Canon C-Mount TV lenses – A tale of Panasonic GH1 junk store bargains!

I recently walked into an old junk store in Manchester (UK) and they had a bundle of CCTV equipment on a shelf. They also had some old c-mount TV lenses from Canon, two identical zooms.

Usually zoom c-mount lenses vignette on the Panasonic GH1 and this does too – but remarkably, much more of the frame is covered than usual. What you see here are some actual full-frame GH1 shots from a 17-102MM F2 (constant) lens that cost £10 / $16.

What I love about c-mount lenses in a nutshell is captured beautifully by Seb Farges on the GH1 with a fast 25mm F0.95 Angenieux lens.

Although the vintage c-mount lenses with which Seb made his footage above are now very costly and rare, there are still some absolute gems to be discovered. These Canon lenses are designed to fit very old ENG TV cameras, but they are great lenses. Relatively sharp wide open and F2 all the way from 17mm to 102MM.

What Vitaliy Keslev, the Panasonic GH1 hacker really needs to give us now is the ability to slightly crop the GH1’s video mode, giving us a centre crop of the sensor to avoid vignetting on lenses like these. To get rid of the vignette on these Canon lenses I have to manually crop the full HD resolution down to about 1800×850 in Final Cut Pro which is a really weird format!

If Vitaliy could recalibrate the firmware so that the edges of the sensor output could be ignored and resolution still scaled to 1920×1080 on the Panasonic GH1, it would make many c-mount owners very happy.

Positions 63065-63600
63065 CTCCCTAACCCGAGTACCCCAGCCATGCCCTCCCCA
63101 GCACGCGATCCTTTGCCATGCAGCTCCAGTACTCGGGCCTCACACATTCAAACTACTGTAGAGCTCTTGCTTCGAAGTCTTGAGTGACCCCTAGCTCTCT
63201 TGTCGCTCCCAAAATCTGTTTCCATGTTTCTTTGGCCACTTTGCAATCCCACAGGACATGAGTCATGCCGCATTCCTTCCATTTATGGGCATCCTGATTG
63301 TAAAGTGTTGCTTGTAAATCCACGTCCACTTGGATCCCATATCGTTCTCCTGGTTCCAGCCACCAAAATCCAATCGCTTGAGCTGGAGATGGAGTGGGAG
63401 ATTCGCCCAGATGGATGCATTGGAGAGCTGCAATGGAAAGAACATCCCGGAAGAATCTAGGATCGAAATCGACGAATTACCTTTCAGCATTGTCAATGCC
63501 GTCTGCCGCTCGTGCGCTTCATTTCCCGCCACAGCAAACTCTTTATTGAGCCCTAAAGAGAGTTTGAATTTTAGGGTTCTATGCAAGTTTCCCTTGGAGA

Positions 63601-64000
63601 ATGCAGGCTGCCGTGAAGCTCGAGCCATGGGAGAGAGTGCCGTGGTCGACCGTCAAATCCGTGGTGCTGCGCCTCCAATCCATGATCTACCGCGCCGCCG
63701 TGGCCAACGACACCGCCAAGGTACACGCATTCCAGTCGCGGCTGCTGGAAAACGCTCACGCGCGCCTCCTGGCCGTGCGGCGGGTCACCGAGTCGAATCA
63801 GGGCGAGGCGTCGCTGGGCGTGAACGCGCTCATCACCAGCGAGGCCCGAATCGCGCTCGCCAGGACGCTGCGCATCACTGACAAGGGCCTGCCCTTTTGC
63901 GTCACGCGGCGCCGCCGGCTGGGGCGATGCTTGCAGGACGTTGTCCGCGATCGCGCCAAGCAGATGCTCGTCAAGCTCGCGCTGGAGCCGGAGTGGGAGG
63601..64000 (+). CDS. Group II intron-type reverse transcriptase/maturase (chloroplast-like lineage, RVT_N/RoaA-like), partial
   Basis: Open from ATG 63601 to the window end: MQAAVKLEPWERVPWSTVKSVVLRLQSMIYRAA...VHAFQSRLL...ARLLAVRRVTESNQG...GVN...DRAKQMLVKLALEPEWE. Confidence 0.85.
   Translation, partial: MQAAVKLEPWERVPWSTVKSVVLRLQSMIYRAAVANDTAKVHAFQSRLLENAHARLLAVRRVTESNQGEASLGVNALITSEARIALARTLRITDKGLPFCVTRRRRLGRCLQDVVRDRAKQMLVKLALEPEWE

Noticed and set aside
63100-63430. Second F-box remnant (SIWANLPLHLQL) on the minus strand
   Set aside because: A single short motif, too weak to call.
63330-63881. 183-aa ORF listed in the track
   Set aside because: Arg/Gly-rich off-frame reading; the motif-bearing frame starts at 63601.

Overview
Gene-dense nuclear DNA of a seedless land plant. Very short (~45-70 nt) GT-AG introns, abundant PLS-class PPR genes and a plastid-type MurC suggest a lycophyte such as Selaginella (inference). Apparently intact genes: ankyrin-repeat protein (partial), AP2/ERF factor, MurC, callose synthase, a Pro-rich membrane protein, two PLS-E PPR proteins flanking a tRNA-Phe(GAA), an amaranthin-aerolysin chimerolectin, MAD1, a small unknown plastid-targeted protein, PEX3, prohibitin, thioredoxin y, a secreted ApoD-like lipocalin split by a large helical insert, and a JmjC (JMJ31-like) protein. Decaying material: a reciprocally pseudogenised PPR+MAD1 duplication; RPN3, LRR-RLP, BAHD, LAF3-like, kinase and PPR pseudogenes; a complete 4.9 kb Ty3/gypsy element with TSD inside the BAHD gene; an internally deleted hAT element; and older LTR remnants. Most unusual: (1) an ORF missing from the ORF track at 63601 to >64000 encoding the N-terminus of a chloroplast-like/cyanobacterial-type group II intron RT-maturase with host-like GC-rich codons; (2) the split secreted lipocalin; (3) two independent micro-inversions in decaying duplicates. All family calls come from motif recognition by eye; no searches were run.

The lenses are also great investments, because Nikon’s mirrorless DSLR is expected to feature a 16mm sized sensor – smaller than Micro 4/3rds but perfect for all the 16mm c-mount cine lenses around! There is also RED’s 2/3 scarlet if it ever gets finished.

My Canon TV lens does appear to focus to infinity (if slightly beyond!) unlike many c-mount lenses which have issues with that. There are some really nice lenses about with this infinity focus problem unfortunately. That limits them to portrait shots or macro only. But not this Canon thankfully.

They have crazy bokeh. Not sure if I like it yet! The spring mounted zoom mechanism inside the lens even shows up at the edge of the bokeh. On a smaller sensor this wouldn’t normally be visible. The lens gives a very shallow depth of field however, which makes up for the odd bokeh somewhat.

In part 2 I will shoot some footage with the Canon 17-102MM F2 TV lens and see what it can do. I also have a very nice Cooke d-mount lens, which is designed for 8mm cameras!! It has a very severe vignette but works wonders as a super-macro lens on the GH1.

Stay tuned for part 2!